Author Topic: Brushless DC motor as a alternator  (Read 10026 times)

Offline Pete49

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Re: Brushless DC motor as a alternator
« Reply #15 on: January 12, 2014, 01:44:52 AM »
my interpretation of the answers taking into account I'm nowhere near the level on electrics you all :Jester: are is:
blah blah blah blah blah blah blah blah blah smoke will escape blah blah blah etc.
But I have been following as it helps to expand what little mind I have left  :old: That's the good thing about this forum, we seem to cover all topics involved with model engineering :ThumbsUp:
Pete
I used to have a friend.....but the rope broke and he ran away :(

Offline airmodel

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Re: Brushless DC motor as a alternator
« Reply #16 on: January 12, 2014, 11:49:08 PM »
Ian S C

With that 60 watts I get 14 volts DC or AC because it is a resistance load. If the load has is inductive the power output is more complicated to work out. Also with that 60 watts I use a home made three phase trans former to step up the voltage to 240 volts. This load is also resistive but with the transformer it could be slightly less.

 Another factor is the multimeter I am using, measuring voltage with the higher frequency that the alternator is producing can lead to errors is the readings. A way to get around that is to compare two light globes, one run from mains frequency and the other from the alternator.  The light globe run from the alternator will always be slightly dimmer even though the meter reads 240 volts AC. The same comparison can be done with a 12 volt battery and using 12 volt globes.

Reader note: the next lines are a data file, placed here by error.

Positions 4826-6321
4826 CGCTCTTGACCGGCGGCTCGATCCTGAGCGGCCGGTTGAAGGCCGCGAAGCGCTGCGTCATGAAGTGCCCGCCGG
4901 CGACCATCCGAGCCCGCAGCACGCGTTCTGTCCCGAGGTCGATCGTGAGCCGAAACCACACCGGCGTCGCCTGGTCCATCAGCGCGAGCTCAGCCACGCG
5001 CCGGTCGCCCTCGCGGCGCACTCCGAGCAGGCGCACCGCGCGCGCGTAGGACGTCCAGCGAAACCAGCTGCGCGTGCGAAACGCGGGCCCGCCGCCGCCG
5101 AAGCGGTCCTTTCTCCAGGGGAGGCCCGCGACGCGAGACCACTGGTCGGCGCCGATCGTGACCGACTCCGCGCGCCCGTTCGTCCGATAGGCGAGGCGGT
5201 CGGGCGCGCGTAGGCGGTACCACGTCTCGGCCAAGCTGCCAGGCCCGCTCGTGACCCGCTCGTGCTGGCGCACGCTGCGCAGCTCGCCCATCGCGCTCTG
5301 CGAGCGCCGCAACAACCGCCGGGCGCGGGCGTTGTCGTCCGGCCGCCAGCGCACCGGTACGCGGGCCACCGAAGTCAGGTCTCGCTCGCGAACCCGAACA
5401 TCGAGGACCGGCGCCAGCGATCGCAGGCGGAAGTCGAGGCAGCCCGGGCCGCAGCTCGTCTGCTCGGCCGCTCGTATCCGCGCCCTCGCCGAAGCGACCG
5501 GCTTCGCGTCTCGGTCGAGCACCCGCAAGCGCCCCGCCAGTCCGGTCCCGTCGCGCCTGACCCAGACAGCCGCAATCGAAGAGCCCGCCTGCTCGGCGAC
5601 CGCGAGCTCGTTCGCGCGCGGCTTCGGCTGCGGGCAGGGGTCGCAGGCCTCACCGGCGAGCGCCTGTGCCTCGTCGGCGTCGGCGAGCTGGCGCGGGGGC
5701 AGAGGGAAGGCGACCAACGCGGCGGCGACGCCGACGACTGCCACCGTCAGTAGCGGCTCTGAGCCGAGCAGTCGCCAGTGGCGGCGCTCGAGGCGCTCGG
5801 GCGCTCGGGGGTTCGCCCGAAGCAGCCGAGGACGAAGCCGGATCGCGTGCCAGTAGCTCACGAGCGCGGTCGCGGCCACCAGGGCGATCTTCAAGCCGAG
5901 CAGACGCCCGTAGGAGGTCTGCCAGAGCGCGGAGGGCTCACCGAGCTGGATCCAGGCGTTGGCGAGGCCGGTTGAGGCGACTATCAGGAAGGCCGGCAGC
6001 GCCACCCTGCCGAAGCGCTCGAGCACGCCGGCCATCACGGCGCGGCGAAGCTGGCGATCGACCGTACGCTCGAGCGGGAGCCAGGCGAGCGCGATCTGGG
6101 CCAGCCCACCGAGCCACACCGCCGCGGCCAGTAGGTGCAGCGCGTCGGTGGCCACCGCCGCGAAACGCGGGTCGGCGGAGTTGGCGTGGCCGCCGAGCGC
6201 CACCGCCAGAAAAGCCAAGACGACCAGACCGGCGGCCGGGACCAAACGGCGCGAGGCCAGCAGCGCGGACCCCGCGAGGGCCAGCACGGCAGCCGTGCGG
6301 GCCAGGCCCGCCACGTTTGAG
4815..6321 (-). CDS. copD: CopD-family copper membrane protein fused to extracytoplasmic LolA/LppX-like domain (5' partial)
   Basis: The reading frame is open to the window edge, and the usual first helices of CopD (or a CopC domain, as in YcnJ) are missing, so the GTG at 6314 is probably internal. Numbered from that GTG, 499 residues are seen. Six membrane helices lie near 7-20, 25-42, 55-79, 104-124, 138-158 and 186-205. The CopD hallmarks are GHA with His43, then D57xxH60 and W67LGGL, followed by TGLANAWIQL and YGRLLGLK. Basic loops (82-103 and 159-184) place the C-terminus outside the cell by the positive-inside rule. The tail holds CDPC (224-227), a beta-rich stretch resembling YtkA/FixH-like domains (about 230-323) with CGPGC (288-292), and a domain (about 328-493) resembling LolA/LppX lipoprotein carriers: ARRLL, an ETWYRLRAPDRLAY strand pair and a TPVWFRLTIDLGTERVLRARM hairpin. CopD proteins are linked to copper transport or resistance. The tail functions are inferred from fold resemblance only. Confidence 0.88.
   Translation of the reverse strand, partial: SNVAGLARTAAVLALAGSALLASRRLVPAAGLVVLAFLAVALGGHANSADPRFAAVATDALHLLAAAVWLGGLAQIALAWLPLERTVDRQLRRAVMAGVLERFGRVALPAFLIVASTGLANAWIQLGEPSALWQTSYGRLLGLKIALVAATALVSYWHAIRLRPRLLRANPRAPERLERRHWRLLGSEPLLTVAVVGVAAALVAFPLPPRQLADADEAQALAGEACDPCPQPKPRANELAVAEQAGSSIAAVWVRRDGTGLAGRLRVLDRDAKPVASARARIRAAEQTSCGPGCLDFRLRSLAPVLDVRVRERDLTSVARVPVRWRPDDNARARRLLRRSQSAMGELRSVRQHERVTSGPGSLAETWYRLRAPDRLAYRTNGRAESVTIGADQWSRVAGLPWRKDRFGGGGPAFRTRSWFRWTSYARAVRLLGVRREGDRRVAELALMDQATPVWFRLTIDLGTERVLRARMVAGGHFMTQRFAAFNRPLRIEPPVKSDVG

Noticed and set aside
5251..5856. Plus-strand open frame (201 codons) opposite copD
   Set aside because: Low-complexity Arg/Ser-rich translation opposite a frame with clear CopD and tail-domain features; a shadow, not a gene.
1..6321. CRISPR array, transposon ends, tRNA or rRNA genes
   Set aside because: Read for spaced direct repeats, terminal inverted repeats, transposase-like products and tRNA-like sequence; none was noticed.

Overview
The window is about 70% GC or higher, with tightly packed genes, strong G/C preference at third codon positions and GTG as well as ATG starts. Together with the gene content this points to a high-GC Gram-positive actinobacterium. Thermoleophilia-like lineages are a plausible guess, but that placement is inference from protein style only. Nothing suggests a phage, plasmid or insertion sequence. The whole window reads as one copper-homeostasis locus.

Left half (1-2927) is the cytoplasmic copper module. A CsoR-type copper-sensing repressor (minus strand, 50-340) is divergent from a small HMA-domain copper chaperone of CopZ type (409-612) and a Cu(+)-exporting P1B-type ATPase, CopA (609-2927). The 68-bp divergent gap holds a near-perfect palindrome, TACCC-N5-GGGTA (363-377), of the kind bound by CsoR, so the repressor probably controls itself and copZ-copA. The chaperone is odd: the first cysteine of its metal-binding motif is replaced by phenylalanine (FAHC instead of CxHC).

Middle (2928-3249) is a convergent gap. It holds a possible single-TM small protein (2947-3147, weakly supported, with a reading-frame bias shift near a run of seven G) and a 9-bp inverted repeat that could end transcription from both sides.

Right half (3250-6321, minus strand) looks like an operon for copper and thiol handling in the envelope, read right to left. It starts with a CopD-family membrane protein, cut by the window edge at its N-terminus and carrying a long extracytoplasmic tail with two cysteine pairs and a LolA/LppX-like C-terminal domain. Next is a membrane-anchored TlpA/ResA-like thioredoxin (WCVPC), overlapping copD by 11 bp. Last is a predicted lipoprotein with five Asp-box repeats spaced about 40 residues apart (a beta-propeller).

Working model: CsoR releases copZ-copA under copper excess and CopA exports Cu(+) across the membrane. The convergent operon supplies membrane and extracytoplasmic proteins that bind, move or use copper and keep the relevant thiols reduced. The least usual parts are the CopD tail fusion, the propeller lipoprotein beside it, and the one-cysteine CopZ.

Bezalel

I did have a go at putting 12DC on two of the output terminals. The motor does not lock up it moves to the next pole and stops. Because there are not enough turns on that pole the wire gets hot very quickly. It would be possible to have mechanical switches to make the motor run but would be very complicated. I can see why electronics is a much better choice for these to work.

Bill.

Offline Bezalel

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Re: Brushless DC motor as a alternator
« Reply #17 on: January 13, 2014, 04:55:15 AM »
Thanks Bill / Airmodel
I notice I omitted a few things in my post, not the least of which was my appreciation for you sharing your model with us.
I must admit I spent a few hours working my way though your youtube channel.
Thouroughly enjoyed all of it.
Lots of good tips and ideas hidden away in there, and lots not so hidden.
 
The other bit, you're quite right, I omitted mentioning the initial pole alignment which occurs if they aren't already aligned.
 
Switching mechanically, I think its ok to call such a mechanical switch a cummutator if it is part of, or attached to the rotor.
Just as Don describbed at then end of his Post. ( but I guess it wouldn't be a brushless motor then)
I don't know what you would call it if you used micro switches operated by cams.   :shrug:
 
A future project ???? any one??   :zap: 
 
Bez
Queensland - wet one day, humid the next

Offline Ian S C

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Re: Brushless DC motor as a alternator
« Reply #18 on: January 13, 2014, 12:47:58 PM »
Here is a shaded pole motor, converted into an alternator, with a claw type armature, with permanent magnet in it.  This has been seen before, but since then I managed to cut the shading turns, thereby improving the performance. Ian S C
« Last Edit: January 13, 2014, 12:51:16 PM by Ian S C »

Offline airmodel

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Re: Brushless DC motor as a alternator
« Reply #19 on: January 14, 2014, 01:56:20 AM »
Ian S C

I didn't think too many model makers were into making their own alternators so I was pleased to see your conversion. Any idea of output voltage, amps? I have never tried to put magnets into a ceiling fan motor. They would be good for models because they rotate so slow and would output a high voltage at a slow speed.